Dale Dougherty of O´Reilly did a great job summarizing a session that I moderated at DLD entitled “How to be good?“. Now here´s the paradox. Although DLD is a European conference, I was surprised to see that every “do good” venture on my panel was American. These included Nicholas Negroponte´s OLPC aiming at supplying a laptop to every student in less developed countries, Steve Mariotti´s NEFTE, who is doing a great job teaching entrepreneurship to teenagers, and Gabriele Zedlmeyer , of Hewlett Packard, one of the largest corporations in the world involved in hundreds of projects to improve education.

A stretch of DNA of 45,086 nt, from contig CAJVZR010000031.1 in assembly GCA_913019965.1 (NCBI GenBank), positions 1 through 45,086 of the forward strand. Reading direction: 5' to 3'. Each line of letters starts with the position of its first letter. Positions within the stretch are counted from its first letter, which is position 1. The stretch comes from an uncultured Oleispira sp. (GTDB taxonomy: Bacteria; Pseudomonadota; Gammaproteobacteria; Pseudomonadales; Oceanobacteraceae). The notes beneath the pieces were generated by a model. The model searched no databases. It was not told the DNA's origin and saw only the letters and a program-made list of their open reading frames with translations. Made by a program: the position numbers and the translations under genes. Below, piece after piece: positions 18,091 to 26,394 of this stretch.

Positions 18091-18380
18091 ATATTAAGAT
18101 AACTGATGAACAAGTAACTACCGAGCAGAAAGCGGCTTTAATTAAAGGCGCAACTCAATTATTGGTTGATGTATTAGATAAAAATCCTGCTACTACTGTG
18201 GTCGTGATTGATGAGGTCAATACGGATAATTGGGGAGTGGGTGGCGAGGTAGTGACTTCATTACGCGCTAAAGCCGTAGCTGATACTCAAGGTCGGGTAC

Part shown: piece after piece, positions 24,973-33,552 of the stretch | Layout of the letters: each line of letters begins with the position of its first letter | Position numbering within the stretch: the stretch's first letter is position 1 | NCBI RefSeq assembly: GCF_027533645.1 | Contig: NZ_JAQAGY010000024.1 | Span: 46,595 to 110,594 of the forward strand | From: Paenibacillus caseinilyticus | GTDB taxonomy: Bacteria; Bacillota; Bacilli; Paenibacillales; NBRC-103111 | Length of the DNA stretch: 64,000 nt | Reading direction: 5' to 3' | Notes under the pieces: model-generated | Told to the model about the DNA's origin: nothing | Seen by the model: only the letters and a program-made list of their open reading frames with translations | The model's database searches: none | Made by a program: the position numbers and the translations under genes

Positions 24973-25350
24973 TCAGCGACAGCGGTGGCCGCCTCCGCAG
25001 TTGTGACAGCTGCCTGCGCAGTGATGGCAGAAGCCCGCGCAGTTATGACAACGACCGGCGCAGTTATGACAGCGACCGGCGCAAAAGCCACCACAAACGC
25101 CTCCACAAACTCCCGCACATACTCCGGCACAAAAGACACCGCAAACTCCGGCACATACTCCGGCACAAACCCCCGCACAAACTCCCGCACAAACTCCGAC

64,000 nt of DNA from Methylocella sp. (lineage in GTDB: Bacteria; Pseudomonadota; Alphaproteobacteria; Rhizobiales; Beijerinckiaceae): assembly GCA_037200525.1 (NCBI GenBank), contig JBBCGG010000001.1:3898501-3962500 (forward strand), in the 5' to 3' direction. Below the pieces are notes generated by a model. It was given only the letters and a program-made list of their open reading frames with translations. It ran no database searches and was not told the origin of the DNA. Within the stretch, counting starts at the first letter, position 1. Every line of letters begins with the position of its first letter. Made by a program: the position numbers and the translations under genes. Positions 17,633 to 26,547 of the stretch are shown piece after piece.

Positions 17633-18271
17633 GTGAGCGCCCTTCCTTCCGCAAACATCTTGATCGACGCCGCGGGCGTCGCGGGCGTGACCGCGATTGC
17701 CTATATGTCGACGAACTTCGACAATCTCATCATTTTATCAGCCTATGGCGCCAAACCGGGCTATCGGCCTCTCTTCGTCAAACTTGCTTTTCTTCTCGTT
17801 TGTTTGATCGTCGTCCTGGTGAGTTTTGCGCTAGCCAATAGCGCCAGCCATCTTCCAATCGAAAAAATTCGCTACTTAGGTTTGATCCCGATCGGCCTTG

Confronted with such an overwhelming American presence I felt compelled to ask the question: Why is it so American to want to do good?